What PA’s Really Do
Answering the question what does a physician assistant do, can be pretty complex seeing that the physician assistant profession has many different specialties and subspecialties that range from; pediatrics, oncology, emergency and behavioral medicine, cardiovascular, radiology, microbiology dermatology, infectious disease, orthopedic, primary care, anesthesiology and more, in which each job description is completely different. But considering this fact, there is more basic answer to what does a physician assistant do, which is an individual that practices medicine under a limited amount of supervision from the physician that is one staff that provides therapeutic, medical as well as diagnostic help and service and in general, can provide around 70 – 80 percent of the services that a physician administers. A basic overview of what a physician does on a daily basis can involve job duties that include:
- Gathering the medical history from patients as well as assessing patients through certain physical examinations.
- Recording as well as analyzing tests as well as interpreting them to patients.
- Diagnosing diseases and disorders.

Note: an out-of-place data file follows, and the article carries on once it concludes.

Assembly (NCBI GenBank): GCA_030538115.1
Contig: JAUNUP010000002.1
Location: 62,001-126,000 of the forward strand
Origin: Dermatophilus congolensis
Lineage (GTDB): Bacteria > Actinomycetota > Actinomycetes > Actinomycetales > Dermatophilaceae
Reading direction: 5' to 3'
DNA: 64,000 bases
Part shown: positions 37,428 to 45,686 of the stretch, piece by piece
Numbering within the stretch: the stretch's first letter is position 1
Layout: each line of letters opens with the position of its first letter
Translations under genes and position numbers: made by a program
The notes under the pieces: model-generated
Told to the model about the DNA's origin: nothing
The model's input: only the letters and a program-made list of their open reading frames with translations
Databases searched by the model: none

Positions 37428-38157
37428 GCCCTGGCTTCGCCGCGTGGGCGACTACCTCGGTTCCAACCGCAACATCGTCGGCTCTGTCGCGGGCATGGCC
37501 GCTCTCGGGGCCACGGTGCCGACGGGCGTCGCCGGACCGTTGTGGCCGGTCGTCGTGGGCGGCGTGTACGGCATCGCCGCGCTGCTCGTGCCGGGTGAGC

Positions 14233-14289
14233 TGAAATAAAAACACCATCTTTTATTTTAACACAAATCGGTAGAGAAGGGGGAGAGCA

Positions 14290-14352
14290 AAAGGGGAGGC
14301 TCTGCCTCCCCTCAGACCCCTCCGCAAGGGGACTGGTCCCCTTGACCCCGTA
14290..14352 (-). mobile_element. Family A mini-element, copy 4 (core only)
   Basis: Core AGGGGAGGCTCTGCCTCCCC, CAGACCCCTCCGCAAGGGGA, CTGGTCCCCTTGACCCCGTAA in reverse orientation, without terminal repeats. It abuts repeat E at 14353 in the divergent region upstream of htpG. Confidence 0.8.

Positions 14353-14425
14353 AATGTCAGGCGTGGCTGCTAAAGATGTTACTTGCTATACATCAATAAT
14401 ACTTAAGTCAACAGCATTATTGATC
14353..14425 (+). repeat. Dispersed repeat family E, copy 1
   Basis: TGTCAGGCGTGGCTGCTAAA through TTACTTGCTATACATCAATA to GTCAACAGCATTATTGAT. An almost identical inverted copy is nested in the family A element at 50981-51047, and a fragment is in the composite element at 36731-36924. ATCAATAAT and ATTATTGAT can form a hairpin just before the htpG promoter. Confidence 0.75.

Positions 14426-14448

- Tending to wounds as well as slinging and casting injuries and can also include giving immunizations and injections.
- Prescribing medicine under the supervision of a physician. (Although depending on your state, they may have laws against PA’s providing prescriptions)
- Recording whether a patients is progressing or not as well as counseling patients on therapy that is vital for their recovery.
- Assuming certain duties of a manager like the supervision of medical assistants as well as technicians and ordering medical equipment and supplies.
- Counseling patients on their short term and long term therapy, which can include counseling family members as well, and counseling patients on coping with physical as well as emotional problems that may come up in their daily life. This can involve medicative care or alternative therapy.
- The possibility of the recruitment of new physician assistants especially in a busier environment. As well as the possibility of taking on the position that the physician usually has if the physician is often out of the office, which requires the PA to keep in contact with the physician or doctor by phone and/or email.
- Providing resources for patients as well as referring them to other specialists if need be.
- Keeping up with technical as well as professional knowledge through activities like learning programs, PA publications, workshops and along with professional physician assistant societies.
- Adhere to requirements that are set by the state as well as local and professional laws and requirements, as well as staying current on changing laws.
- The protection of both theirs as well as the patients legal along with their personal rights.